What are anti-transglutaminase antibodies (TTG IgG) and why is it tested for their presence in the blood?

Tissue transglutaminase (tTG) antibodies are part of the autoantibodies associated with coeliac disease

Why are tissue transglutaminase (tTG) antibodies important for coeliac disease?

Usually the IgA isotype is predominant, but IgG isotypes can also be produced, particularly if the individual is IgA deficient.

Coeliac disease is the result of an immune-mediated inflammatory process following the ingestion of wheat, rye or barley proteins, which occurs in genetically susceptible individuals and primarily affects the mucosa of the small intestine, leading to villous atrophy.

The most common clinical manifestations of coeliac disease include gastrointestinal abdominal pain, malabsorption, diarrhoea and constipation.

Other manifestations of the disease may be growth failure, iron deficiency, recurrent foetal loss, osteoporosis, chronic fatigue, recurrent aphthous stomatitis, dental enamel hypoplasia, dermatitis herpetiformis, and neuropsychiatric manifestations including ataxia and peripheral neuropathy.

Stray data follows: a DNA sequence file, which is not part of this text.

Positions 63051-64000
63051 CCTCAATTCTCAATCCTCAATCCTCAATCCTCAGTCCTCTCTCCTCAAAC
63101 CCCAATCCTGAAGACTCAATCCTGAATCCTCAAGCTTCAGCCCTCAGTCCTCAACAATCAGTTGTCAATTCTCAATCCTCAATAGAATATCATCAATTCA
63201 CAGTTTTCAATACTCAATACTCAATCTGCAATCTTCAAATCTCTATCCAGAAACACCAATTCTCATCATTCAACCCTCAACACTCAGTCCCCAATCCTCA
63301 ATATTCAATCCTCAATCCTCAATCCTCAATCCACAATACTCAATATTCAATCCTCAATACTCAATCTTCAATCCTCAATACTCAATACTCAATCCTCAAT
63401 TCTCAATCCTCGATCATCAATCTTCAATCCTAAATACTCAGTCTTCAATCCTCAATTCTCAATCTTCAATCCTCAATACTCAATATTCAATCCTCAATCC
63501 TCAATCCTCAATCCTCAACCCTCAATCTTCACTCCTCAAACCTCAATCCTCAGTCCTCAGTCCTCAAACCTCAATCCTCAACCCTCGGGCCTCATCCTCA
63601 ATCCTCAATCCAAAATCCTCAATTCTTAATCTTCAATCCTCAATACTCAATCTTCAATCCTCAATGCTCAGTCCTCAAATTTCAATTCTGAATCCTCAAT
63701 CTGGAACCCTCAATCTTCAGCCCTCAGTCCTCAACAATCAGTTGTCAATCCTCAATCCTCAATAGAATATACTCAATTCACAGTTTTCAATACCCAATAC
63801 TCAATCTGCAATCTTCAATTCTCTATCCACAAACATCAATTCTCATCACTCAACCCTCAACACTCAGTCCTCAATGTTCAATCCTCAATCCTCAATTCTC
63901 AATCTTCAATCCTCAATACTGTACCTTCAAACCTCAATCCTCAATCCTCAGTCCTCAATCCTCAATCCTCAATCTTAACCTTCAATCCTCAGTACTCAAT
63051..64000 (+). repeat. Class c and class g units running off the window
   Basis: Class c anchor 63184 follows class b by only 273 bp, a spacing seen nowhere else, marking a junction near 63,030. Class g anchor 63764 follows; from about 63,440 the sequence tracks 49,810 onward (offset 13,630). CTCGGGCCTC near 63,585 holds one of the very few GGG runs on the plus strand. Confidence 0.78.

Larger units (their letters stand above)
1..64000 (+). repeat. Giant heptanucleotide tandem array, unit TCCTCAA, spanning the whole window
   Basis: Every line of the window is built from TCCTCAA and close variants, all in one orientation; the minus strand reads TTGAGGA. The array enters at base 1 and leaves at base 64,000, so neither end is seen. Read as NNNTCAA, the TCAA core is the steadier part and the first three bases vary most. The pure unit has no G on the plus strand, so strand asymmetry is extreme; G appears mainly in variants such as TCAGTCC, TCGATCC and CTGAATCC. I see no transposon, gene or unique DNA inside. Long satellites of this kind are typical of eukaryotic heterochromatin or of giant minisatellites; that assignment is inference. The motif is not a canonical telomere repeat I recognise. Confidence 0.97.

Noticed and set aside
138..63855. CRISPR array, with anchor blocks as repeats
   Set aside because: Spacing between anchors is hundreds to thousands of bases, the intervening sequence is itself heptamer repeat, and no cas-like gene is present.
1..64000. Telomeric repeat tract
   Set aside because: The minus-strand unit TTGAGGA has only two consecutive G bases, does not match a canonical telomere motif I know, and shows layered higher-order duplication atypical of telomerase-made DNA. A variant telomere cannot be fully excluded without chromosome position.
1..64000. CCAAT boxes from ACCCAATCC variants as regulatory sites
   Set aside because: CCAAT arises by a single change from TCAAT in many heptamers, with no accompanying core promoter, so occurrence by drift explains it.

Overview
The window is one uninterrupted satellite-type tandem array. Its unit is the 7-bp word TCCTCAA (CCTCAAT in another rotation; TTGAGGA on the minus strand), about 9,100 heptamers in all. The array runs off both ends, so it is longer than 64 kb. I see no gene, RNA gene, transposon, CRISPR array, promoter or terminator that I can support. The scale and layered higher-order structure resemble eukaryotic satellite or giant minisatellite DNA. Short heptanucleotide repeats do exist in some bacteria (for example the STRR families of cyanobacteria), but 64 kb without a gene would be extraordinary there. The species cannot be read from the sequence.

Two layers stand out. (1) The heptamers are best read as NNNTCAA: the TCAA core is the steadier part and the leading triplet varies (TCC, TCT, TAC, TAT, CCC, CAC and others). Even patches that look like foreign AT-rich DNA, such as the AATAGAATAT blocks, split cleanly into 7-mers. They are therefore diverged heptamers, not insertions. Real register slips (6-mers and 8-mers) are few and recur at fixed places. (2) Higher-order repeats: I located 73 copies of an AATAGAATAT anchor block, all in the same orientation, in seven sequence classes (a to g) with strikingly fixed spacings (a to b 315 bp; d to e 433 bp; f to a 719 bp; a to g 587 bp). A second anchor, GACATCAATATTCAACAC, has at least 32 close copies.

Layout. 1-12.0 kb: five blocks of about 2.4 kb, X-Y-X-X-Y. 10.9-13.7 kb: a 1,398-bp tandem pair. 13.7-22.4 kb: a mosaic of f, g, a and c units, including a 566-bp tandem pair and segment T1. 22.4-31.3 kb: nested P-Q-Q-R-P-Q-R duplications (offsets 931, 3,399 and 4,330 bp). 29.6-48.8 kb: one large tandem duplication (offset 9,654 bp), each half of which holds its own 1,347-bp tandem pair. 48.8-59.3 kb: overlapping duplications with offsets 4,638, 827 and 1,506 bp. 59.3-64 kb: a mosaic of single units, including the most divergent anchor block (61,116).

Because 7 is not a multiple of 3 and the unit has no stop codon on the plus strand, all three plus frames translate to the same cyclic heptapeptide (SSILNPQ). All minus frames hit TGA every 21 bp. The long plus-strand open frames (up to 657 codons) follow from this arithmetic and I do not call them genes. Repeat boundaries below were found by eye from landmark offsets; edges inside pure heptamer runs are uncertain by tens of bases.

The anti-transglutaminase antibody test is requested by the specialist when there is a suspicion of coeliac disease and to monitor compliance with the gluten-free diet in coeliac patients

The test has no diagnostic value.

A high level of anti-transglutaminase antibodies indicates probable coeliac disease and the need to investigate further by biopsy of the small intestine.

How is the test for anti-transglutaminase antibodies carried out?

The test is performed by taking blood from the arm.

The examination does not involve any preparation.

Please note that the results of the laboratory tests must be framed by the doctor, taking into account any medications taken, phytotherapeutic products and medical history.

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